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Postpartum depression is treatable, but the women suffering must first be identified. Mothers may not seek help for postpartum depression due to any number of reasons including a lack of knowledge regarding this devastating illness and/or because of the tremendous stigma attached to mental illness. Also, women may fear that if they are diagnosed with postpartum depression, child welfare authorities may take their infants.

Women should be screened for postpartum depression periodically during the first year after delivery. The standard practice of screening just one time during the early postpartum period (i.e., at 6 weeks postpartum) may not detect postpartum depression that develops later. Because a woman is adjusting well during the early postpartum period does not mean she will not develop postpartum depression sometime later during the first 12 months after birth. Without repeated screenings, a mother may fall through the cracks in the health care system. Prior to screening women for postpartum depression, health care providers need to dispel the idealized myths of motherhood and provide a trusting environment in which women can feel free to discuss any negative feelings or thoughts they may be experiencing.

The Postpartum Depression Screening Scale (PDSS) is a survey available to clinicians for screening [8]. This self-report scale consists of 35 items that assess the presence, severity, and type of postpartum depressive symptoms. It has a five-point Likert response format in which women are asked to respond to statements about how they have been feeling since delivery. The response options range from 1 = strongly disagree, to 5 = strongly agree (Table 19.1). Agreement with a statement indicates the mother is experiencing that depressive symptom. The PDSS consists of seven symptoms content scales: Sleeping/Eating Disturbances, Loss of Self, Anxiety/Insecurity, Guilt/Shame, Emotional Lability, Mental Confusion, and Suicidal Thoughts. The range of possible scores is 35-175. A cutoff score of 80 or above indicates a positive screen for postpartum depression and the need to refer the mother for a formal diagnostic evaluation by a mental health clinician. Using this cutoff score of 80, Beck and Gable [8] reported the PDSS had a sensitivity of 94% and a specificity of 98%.

The Edinburgh Postnatal Depression Scale (EPDS) is a second instrument that has been developed to screen for depression [42]. It consists of ten items in a Likert format that assess the following common depressive symptoms: inability to laugh or look forward to things with enjoyment, feeling scared or panicky, feeling like "things have gotten on top of me," difficulty sleeping, and feeling sad. Using that cutoff, reported sensitivity (86%) and specificity (78%) have been reported by Cox et al. [42].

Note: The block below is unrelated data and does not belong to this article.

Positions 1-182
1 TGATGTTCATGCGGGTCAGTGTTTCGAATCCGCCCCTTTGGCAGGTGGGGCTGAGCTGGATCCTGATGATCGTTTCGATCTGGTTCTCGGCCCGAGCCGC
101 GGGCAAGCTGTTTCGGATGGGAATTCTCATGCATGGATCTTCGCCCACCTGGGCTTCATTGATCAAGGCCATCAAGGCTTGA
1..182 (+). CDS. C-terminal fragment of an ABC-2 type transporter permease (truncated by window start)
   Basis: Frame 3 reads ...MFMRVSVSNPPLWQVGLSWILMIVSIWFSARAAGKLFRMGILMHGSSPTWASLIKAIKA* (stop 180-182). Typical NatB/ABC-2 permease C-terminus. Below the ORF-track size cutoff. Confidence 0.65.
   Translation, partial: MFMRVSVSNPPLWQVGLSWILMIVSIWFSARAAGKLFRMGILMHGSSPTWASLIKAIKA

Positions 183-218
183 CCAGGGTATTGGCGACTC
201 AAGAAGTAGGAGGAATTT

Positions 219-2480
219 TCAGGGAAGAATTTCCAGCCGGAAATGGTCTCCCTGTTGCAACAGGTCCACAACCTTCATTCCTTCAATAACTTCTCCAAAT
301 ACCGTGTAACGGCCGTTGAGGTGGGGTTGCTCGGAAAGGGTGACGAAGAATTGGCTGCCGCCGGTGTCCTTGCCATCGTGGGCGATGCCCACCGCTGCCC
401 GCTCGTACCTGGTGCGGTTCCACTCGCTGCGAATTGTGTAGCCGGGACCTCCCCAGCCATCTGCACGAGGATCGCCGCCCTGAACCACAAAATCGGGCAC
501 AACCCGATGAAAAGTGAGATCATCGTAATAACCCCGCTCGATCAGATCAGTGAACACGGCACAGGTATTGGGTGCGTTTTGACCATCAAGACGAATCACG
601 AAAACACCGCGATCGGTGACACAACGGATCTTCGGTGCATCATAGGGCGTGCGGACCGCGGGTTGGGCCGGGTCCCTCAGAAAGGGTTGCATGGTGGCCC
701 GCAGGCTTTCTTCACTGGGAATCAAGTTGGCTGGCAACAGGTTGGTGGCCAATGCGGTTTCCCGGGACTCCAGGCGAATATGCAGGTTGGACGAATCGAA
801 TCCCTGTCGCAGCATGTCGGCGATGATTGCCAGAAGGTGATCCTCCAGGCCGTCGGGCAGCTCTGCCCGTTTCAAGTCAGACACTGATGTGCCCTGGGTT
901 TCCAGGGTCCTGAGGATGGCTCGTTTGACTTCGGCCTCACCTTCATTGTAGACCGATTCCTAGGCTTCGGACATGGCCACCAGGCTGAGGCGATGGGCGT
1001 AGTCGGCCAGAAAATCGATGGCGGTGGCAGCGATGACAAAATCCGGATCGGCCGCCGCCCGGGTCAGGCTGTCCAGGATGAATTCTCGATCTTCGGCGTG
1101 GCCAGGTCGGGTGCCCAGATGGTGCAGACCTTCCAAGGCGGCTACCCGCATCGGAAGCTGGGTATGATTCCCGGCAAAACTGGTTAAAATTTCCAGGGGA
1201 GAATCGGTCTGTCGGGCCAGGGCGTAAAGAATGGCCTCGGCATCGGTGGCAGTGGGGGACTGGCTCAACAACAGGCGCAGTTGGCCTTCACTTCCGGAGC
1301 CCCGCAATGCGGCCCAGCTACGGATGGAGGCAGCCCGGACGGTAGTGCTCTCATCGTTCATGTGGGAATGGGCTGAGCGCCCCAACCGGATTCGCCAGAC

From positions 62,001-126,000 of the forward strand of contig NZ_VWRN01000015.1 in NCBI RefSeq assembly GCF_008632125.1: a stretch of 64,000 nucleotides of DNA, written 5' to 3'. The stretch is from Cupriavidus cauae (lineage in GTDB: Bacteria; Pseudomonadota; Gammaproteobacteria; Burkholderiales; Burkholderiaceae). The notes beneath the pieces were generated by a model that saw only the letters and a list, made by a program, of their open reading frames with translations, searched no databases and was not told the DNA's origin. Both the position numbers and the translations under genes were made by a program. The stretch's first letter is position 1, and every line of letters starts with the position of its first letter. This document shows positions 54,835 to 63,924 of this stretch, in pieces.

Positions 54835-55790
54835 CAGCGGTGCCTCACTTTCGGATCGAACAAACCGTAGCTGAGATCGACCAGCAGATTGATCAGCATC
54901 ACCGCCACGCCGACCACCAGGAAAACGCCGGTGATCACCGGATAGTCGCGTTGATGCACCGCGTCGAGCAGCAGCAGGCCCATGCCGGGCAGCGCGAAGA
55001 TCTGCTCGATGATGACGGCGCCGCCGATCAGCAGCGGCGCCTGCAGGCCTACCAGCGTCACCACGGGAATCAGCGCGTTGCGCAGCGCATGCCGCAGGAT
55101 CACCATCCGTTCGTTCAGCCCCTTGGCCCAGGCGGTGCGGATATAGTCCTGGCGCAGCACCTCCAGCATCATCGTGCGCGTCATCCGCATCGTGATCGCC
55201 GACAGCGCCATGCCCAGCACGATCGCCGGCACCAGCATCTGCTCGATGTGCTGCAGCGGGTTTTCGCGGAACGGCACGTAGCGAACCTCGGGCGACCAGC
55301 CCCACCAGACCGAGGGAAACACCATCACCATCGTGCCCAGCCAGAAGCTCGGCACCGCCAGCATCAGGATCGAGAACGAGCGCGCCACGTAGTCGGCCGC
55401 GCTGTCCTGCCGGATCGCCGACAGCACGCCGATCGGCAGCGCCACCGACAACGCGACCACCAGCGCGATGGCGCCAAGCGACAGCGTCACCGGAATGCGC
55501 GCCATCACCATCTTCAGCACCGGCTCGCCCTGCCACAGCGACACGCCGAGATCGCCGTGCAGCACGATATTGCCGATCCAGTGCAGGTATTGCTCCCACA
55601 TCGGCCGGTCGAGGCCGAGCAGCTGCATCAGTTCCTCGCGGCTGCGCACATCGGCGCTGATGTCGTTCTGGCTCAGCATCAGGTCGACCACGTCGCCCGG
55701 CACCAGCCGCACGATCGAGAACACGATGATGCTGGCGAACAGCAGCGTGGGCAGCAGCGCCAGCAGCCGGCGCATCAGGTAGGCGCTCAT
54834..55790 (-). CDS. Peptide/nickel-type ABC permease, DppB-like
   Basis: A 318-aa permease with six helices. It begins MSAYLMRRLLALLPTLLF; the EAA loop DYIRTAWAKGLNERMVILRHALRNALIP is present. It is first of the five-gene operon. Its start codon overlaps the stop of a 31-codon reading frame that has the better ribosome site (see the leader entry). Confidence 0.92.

The Edinburgh Postnatal Depression Scale's 10 items assess depression in general. None of the items is written in the context of new motherhood. With a sample of 150

Table 19.1

Postpartum Depression Screening Scale: Selected Items by Dimension*

During the past 2 weeks I... Sleeping/eating disturbances No. 1: I had trouble sleeping even when my baby was asleep No. 8: I lost my appetite Loss of self No. 19: I did not know who I was anymore No. 5: I was afraid that I would never by my normal self again Anxiety/insecurity No. 23: I felt all alone No. : I felt really overwhelmed Guilt/shame

  1. 20: I felt guilty because I could not feel as much love for my baby as I should
  2. 27: I felt like I had to hide what I was thinking or feeling toward the baby Emotional lability No. 3: I felt like my emotions were on a roller coaster No. 31: I felt full of anger ready to explode Mental confusion No. 11: I could not concentrate on anything No. 4: I felt like I was losing my mind Suicidal thoughts No. 14: I started thinking I would be better off dead No. 28: I felt that my baby would be better off without me *Selected items from the PDSS copyright ©2002, by Western Psychological Services. Reprinted by permission of the publisher, Western Psychological Services, 12031 Wilshire Boulevard, Los Angeles, California, 90025 (www. Not to be reprinted in whole or in part for any additional purpose without the expressed, written permission of the publisher. All rights reserved new mothers, when using the published recommended cutoff points for major depression, the PDSS achieved a sensitivity of 94% and specificity of 98% while the Edinburgh Postpartum Depression Scale's sensitivity was 78% and specificity was 99% [116].

Formal diagnosis of postpartum depression can be made by conducting a Structured Clinical Interview for DSM-IV Axis 1 Disorders (SCID) [43].

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Anxiety and Panic Attacks

Anxiety and Panic Attacks

Suffering from Anxiety or Panic Attacks? Discover The Secrets to Stop Attacks in Their Tracks! Your heart is racing so fast and you don’t know why, at least not at first. Then your chest tightens and you feel like you are having a heart attack. All of a sudden, you start sweating and getting jittery.

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